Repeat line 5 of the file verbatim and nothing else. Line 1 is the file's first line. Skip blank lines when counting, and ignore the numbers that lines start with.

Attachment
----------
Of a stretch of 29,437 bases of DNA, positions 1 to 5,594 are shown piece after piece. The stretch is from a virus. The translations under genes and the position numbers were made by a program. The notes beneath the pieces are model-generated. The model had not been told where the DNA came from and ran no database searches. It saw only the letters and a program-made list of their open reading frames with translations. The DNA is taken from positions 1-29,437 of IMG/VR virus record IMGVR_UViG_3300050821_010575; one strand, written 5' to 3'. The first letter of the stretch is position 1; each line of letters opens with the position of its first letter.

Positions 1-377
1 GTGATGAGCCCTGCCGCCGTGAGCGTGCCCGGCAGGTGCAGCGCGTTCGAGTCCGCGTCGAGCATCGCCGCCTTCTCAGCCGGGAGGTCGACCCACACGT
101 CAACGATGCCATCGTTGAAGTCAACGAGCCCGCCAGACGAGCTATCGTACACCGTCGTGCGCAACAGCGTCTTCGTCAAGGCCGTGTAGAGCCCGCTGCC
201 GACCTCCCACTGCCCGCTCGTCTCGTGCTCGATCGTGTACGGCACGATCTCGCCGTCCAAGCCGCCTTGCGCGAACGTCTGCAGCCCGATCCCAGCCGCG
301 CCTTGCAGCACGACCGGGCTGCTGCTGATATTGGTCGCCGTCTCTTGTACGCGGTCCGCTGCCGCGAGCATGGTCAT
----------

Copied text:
201 GACCTCCCACTGCCCGCTCGTCTCGTGCTCGATCGTGTACGGCACGATCTCGCCGTCCAAGCCGCCTTGCGCGAACGTCTGCAGCCCGATCCCAGCCGCG